What is Cognitive Behavioural Therapy (CBT)?
CBT involves a number of techniques which focus on what we think and how we behave, because this influences how we feel.
For example, if we hear a fire alarm and think it’s just an alarm being tested, we’ll feel fine. But if we think it’s a fire, we panic.
By identifying and challenging anxiety-provoking thoughts, we can change how we feel.
Why do we get anxious when faced with public speaking?
Faced with any task, in this case public speaking, we need to make a prediction as to how challenging it will be, so that we can prepare. If we predict danger, disaster or disgrace then our anxiety will increase. If we predict success then the level of anxiety will reduce.
What can we do to help ourselves?
If we predict that we will feel anxious then we can plan how we’ll deal with it. The glass of water next to most lecterns is an admission that most people would feel anxious in that situation.
One of the first things to focus on is our breathing. When we become anxious our muscles become tense and this can lead us to hyperventilate. This may lead to a reduced level of carbon dioxide in our blood which will cause symptoms such as dizziness, tingling, numbness and a racing heart.
When making a speech if we pause occasionally and take such a breath it will help to settle some of our anxiety.
We can reduce these symptoms by having a loose chest. To achieve this take a big breath in and then breathe out as much as you can.
The speed we do this does not matter nor does it matter whether we breathe through our nose or mouth.
When making a speech, if we pause occasionally and take such a breath it will help to settle some of our anxiety.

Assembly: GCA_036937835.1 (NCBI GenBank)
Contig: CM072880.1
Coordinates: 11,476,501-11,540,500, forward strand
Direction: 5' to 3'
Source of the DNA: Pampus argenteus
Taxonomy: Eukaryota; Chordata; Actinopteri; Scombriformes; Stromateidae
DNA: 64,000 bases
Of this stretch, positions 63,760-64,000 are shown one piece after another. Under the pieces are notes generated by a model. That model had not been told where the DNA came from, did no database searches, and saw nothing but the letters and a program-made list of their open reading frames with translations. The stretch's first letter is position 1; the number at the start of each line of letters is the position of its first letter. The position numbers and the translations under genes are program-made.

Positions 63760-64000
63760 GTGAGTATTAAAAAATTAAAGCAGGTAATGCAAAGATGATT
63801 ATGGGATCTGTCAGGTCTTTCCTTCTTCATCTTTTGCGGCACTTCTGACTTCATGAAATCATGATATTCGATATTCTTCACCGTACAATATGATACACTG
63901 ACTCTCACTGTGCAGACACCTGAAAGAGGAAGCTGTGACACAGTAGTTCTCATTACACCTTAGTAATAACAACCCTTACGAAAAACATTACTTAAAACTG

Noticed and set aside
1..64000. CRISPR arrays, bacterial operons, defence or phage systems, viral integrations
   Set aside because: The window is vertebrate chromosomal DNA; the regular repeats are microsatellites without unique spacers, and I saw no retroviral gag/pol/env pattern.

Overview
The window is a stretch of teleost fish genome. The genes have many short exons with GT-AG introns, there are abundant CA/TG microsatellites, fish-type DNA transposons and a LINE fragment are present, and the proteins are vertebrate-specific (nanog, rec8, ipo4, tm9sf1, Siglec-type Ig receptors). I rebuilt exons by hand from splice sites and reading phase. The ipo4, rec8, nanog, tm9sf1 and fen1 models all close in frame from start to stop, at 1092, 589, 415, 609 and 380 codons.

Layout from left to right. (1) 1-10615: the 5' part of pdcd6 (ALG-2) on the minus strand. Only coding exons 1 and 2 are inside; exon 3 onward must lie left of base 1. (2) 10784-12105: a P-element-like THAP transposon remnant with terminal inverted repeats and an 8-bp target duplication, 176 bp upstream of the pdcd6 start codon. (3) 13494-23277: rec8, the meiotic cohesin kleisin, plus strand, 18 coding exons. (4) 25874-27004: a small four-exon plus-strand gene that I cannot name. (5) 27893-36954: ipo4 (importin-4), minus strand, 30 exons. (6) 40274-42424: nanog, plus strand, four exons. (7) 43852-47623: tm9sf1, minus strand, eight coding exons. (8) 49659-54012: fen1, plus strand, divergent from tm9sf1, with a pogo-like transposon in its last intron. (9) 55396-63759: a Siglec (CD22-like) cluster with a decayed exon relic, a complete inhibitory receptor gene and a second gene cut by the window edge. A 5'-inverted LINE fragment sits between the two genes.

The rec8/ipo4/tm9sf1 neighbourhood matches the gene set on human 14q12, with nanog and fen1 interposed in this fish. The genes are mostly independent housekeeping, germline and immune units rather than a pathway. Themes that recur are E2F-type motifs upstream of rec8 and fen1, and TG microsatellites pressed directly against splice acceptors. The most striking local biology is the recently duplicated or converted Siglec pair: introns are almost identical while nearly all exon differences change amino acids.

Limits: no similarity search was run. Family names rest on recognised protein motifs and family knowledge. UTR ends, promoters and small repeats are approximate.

We can become agitated, a similar feeling to anxiety, when doing things we say we don’t want to do or being somewhere we say we don’t want to be. If I’m giving a talk to 500 people, then I tell myself that that’s exactly what I want to be doing at that moment and that there is nowhere on the planet that I would rather be.
Remember that everybody gets anxious, no matter who they are. We make the assumption that we’re the only person who ever gets nervous and the only one that struggles. This is not the case.
What else can we do to prepare?
Think about your target and not what people are thinking about you. What are you trying to achieve? Do you want to get information over, entertain or persuade? If you worry about what people think of you it will distract you from your target.
Worrying about how you feel will only make you feel worse. You may feel great or you may feel terrible, tell yourself that it doesn’t matter. If you can accept this then you can just get on with the only important thing – your speech!
A good technique is to stretch like a cat stretches when it wakes up! This creates a brief period of tension which, when released, can allow some relaxation.
What about relaxation?
Being relaxed is great, but trying to relax can make you tense up. A good technique is to stretch like a cat stretches when it wakes up! This creates a brief period of tension which, when released, can allow some relaxation. It’s easy to do, only takes a second and works well.
However, doing this during your speech may not give the best impression, so it can be modified.
At the very least, occasionally check that your hands are loose. Checking your fist or holding anything tightly can affect your breathing and increase your anxiety, so allow your grip to slacken.
What are some pitfalls?
Trying to impress or trying to feel calm won’t help, as this often has the reverse effect. Don’t try and be perfect – it’s okay to make mistakes.
Top Tips on Anxiety:
*Tell yourself that you want to be doing it.
*Try not to worry what the audience thinks of you
*Don’t try too hard to relax – stretching and breathing can help
By Colin Blowers